A more interesting conception is that worship of Kali is a form of appeasement -- the idea that people worship a goddess of monstrous aspect in order to avoid being harmed by her. Perhaps this too is a half truth.

Let’s look at the Devi-Mahatmya the best known text of India’s Goddess tradition. It praises a Goddess with multiple aspects and sacred names, including the name Mahakali (Great Kali).6

This text opens and closes 7 with the story of two troubled individuals, the exiled king Suratha, and the merchant Samadhi, who has been rejected by his wife and his sons. Both the king and the merchant have suffered loss, and both are tormented by unhelpful thoughts and emotions.

They meet the sage Medhas, who tells them about the Great Goddess. The first thing they learn about the Goddess is that she, as Mahamaya, is the one tormenting them. They are also told that when she is pleased, she becomes the varada, the giver of favours, leading to liberation of the soul.8 So the king and the merchant begin to worship the Goddess. Eventually she appears before them, and grants them the fruits they want.

This Goddess is both threatening and helpful. Appeasement -- placating a threatening power to avoid harm -- is one of the reasons for worshipping her, though it isn’t the only reason.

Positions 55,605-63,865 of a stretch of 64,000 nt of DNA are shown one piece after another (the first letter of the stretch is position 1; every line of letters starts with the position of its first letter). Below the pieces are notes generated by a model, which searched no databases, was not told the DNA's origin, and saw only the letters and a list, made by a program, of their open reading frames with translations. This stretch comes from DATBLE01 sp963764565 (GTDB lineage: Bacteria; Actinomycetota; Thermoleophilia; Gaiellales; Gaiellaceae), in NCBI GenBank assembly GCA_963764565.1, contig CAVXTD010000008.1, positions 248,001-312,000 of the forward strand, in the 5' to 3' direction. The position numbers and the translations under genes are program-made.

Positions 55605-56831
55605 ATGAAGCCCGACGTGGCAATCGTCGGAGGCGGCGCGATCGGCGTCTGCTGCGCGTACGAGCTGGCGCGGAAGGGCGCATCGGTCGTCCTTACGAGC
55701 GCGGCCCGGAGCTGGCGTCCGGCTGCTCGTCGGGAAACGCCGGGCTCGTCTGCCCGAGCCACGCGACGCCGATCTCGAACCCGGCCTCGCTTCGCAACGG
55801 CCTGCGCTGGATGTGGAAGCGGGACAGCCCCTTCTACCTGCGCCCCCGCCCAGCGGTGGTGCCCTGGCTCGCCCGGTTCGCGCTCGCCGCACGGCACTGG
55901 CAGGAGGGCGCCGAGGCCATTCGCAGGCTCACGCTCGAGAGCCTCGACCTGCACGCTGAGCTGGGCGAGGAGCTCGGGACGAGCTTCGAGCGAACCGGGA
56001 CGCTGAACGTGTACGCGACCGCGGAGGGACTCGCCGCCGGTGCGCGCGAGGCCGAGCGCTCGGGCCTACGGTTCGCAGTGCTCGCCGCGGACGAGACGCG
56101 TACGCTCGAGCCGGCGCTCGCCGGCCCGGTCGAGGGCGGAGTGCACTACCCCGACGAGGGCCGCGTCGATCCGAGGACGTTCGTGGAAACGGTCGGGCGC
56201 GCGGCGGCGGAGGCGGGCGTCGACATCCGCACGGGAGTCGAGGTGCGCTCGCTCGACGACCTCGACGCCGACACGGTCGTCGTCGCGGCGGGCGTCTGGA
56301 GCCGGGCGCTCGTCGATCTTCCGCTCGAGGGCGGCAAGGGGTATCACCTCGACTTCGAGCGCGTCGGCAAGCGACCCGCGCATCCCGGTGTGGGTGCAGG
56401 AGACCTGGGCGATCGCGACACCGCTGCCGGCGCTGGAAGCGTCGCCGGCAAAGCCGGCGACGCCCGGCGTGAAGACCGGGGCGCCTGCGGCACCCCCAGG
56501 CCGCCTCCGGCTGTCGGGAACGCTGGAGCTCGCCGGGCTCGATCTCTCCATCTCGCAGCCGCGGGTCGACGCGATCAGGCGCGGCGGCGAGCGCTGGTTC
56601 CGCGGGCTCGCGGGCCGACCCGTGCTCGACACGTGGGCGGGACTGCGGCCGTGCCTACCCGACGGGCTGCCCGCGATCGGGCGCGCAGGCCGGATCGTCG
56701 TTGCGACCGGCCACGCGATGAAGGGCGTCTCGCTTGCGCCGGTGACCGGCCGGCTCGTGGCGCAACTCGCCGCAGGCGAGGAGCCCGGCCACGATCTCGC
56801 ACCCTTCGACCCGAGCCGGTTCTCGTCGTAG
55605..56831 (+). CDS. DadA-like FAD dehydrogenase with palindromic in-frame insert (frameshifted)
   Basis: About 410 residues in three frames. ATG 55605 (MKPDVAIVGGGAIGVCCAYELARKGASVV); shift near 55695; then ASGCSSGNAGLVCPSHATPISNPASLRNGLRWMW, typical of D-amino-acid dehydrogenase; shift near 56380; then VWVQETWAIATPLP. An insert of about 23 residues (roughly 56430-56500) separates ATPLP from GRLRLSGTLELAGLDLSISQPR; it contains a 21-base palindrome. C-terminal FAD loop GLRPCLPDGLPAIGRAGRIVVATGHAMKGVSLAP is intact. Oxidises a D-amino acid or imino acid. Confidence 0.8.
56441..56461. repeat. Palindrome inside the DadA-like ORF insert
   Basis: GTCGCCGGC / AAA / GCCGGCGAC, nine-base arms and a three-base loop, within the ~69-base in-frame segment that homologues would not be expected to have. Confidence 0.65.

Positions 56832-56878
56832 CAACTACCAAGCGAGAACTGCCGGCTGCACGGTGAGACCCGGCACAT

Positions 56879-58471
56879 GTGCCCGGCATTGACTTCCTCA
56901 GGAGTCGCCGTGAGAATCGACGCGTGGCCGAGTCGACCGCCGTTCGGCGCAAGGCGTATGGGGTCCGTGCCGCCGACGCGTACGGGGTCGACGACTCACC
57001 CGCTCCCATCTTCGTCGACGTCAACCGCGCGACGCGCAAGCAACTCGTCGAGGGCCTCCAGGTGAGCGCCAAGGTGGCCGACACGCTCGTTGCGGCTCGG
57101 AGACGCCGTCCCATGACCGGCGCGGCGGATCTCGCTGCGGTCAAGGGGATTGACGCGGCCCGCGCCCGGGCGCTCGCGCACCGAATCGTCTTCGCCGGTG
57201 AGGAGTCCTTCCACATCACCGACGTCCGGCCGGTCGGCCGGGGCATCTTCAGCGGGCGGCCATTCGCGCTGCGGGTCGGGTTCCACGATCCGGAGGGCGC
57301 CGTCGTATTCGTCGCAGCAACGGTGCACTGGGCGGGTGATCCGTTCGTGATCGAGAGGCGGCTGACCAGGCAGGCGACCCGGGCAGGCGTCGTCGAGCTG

The same principle is graphically expressed in the Adbhuta Ramayana, 9 where Kali is identified with Rama’s wife Sita. Sita takes the form of Kali after Rama is struck down by a powerful demon. She kills the demon and his followers, and then she begins a terrible dance of victory, making the earth shake like a boat in a storm.10

The gods placate Kali/Sita in three ways. First, they appeal to Lord Siva for help, and he places his own body beneath Kali’s feet. Secondly, they praise her as the sovereign power of the universe. Thirdly, they restore King Rama to life.

Colin Robinson

from Ferment, Oct 2005
abridged for the Web

1 Balder, A.P.; Sport Diving; Cassell Australia Ltd, Stanmore NSW, 1978; p 123.
2 The text of the Yalta Agreement can be found on the internet at
3 MacMunn, G.F.; The Underworld of India; Jarrolds, London, 1933; p 96; cited by Urban, H.B.; “ ‘India’s Darkest Heart’ ”; in McDermott, R. and Kripal, J. (ed); Encountering Kali; Uni. of California Press, Berkeley, 2003; p 180.
4 Steel, F.A.; The Law of the Threshold; Macmillan, NY, 1924; p 146; cited by Urban, H.B.; “ ‘India’s Darkest Heart’ ”; p 181.
5 from the Bengali periodical Yugantar, 1905; cited by Urban, H.B.; “ ‘India’s Darkest Heart’ ”; p 182.
6 Jagadiswarananda, Swami (trans); Devi Mahatmyam [Sanskrit and English]; Sri Ramakrishna Math, Mylapore, Madras, 1953; chapter 12 verse 38.
7 chapter 1 verses 1 - 58, and all of chapter 13.
8 chapter 1 verse 56.
9 Nagar, Shantilal (trans); Adbhut Ramayana [Sanskrit, Hindi, English]; BR Publishing Corp., Delhi, 2001; chapters 23 to 24.
10 chapter 23 verse 64.

© Colin Robinson 2005